Curious about Curio™
Lunar Trailblazer is built upon Lockheed Martin’s Curio™ SmallSat, a new, deep space satellite that is smaller and lower cost, designed for planetary, astronomy, heliophysics and earth science missions as well as lunar communication and navigation.
“We’re all interested in the spacecraft and how different it is from others that we’ve worked on in the past,” said Estelle Church, the assembly, test and launch operations (ATLO) manager for Curio™ and Lunar Trailblazer. “It’s been a huge challenge because developing these spacecraft is like a big puzzle that we have to solve with everyone wearing multiple hats to get it done.”
Powering Through Challenges
When developing spacecraft for lunar exploration, things rarely go perfectly. During the development of Lunar Trailblazer, an issue with development of the propulsion system arose, which needed inventive actions for a resolution. “We used to manufacture our propulsion systems in Denver, but recently moved that operation to a facility in Stennis, Mississippi,” said Pam Campbell, propulsion engineer for Lunar Trailblazer. “It was the first time building the system at Stennis, which we attempted to manage remotely.”
Ultimately, though, a more hands-on approach was needed as the propulsion system was too involved to manage from afar. “I ended up just going down to Stennis for seven weeks and was on the floor with the technicians every day, providing guidance and direction to get the prop system built,” Campbell said.
Another challenge that faced the team was the evolution of roles throughout the project’s lifetime. “Almost all of us have changed our specialties along the way,” said Liz Hayes, software systems engineer. Hayes began her time with Lunar Trailblazer as a manufacturing engineer before transitioning into the role of software systems engineer. “As a manufacturing engineer I learned a lot, but not much translated over to this new role. Getting up to speed was a challenge, but the team has been so helpful along the way.”
The “Where, What, and Why” of Lunar Trailblazer
Lunar Trailblazer looks to find the answers to these questions and is also set to aid future Moon landings. “Mapping the lunar surface is important for our plans to explore the Moon robotically and with humans,” Dr. Ehlmann said. “We want the best maps to pick the best landing sites. Finding water and being able to access it is a key aspect for future plans at the Moon.”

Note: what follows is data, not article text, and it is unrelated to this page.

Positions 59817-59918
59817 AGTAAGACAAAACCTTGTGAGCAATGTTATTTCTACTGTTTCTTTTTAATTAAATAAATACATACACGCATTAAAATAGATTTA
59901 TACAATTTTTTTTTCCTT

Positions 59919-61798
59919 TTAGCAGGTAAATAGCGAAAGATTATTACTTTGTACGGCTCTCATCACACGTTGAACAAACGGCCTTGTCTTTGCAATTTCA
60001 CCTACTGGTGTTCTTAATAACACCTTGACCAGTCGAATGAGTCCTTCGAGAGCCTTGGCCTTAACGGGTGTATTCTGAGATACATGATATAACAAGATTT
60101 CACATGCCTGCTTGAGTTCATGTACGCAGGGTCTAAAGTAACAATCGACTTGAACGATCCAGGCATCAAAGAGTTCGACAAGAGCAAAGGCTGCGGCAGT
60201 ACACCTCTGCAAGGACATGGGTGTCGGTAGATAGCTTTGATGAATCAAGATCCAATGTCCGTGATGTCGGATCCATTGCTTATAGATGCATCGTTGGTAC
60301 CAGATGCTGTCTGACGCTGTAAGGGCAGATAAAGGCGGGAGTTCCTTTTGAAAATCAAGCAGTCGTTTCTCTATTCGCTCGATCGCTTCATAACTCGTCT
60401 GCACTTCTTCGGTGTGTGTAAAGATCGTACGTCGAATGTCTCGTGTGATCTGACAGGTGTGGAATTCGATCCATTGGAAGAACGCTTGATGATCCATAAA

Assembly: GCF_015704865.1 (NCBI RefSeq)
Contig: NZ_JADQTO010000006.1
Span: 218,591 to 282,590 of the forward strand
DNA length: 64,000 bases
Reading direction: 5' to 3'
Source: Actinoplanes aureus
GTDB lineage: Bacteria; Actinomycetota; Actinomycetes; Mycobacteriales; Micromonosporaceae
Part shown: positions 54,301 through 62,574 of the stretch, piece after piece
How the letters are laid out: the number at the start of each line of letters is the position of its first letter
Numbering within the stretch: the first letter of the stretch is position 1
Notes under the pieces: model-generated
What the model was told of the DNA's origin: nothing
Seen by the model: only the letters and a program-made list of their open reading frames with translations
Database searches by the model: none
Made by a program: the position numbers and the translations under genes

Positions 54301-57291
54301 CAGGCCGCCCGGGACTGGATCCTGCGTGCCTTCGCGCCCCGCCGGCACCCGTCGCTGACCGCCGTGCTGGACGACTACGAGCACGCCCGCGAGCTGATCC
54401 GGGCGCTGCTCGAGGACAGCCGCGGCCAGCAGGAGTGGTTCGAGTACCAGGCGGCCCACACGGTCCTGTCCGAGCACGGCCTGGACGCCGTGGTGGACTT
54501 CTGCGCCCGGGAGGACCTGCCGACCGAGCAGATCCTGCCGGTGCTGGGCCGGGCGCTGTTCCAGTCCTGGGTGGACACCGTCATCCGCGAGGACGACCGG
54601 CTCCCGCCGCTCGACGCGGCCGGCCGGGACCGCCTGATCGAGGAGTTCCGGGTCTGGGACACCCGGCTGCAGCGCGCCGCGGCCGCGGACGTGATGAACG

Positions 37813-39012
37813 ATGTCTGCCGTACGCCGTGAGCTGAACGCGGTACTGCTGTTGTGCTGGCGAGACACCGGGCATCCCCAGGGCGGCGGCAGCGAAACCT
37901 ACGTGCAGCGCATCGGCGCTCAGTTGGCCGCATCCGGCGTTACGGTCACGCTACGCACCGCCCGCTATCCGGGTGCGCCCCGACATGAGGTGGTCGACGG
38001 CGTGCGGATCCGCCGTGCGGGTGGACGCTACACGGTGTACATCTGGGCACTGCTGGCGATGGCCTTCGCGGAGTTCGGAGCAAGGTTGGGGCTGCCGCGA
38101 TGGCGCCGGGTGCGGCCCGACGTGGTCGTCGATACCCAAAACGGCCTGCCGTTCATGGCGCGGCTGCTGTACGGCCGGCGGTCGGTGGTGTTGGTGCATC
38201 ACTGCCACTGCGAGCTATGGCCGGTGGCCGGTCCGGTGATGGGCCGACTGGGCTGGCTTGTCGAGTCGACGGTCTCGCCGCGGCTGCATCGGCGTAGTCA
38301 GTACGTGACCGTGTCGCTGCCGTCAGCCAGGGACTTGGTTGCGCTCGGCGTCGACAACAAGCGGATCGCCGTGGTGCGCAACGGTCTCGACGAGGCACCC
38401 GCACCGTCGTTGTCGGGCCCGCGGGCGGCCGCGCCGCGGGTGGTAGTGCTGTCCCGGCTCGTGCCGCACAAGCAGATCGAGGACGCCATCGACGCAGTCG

When asked about her favorite aspect of the Lunar Trailblazer mission, Dr. Ehlmann said, “I get to see our science goals turned into engineering reality and, in a small way, work on all the aspects of the spacecraft, which is fun and means learning something new about doing space exploration every day.”
Blazing Your Own Trails
The journey to being a part of a NASA mission to the Moon can take many paths. The trick is to pave your own way. For some, like Jessica Pfeffer, test engineer for Lunar Trailblazer, it started with inspiration at a young age from a couple Martian explorers. “When I was a kid, I remember the Spirit and Opportunity rovers,” Pfeffer said. “Once I saw news coverage of those rovers I knew I wanted to work in aerospace.” And the rest is history.
The trick, it seems, is to think big.
“Don’t limit yourself. Learn anything and everything,” Church said. “If you have the passion and the drive, there’s nothing you can’t do.”
Linch expounded on that thought by adding that being curious and finding what you enjoy doing are also important. “Your job will be there for a long time, and you want to find that career where you’re excited to come to work every day.”
“And don’t forget to enjoy life and have fun,” Campbell added. “You want to be sure you do the things that make you happy along the way.”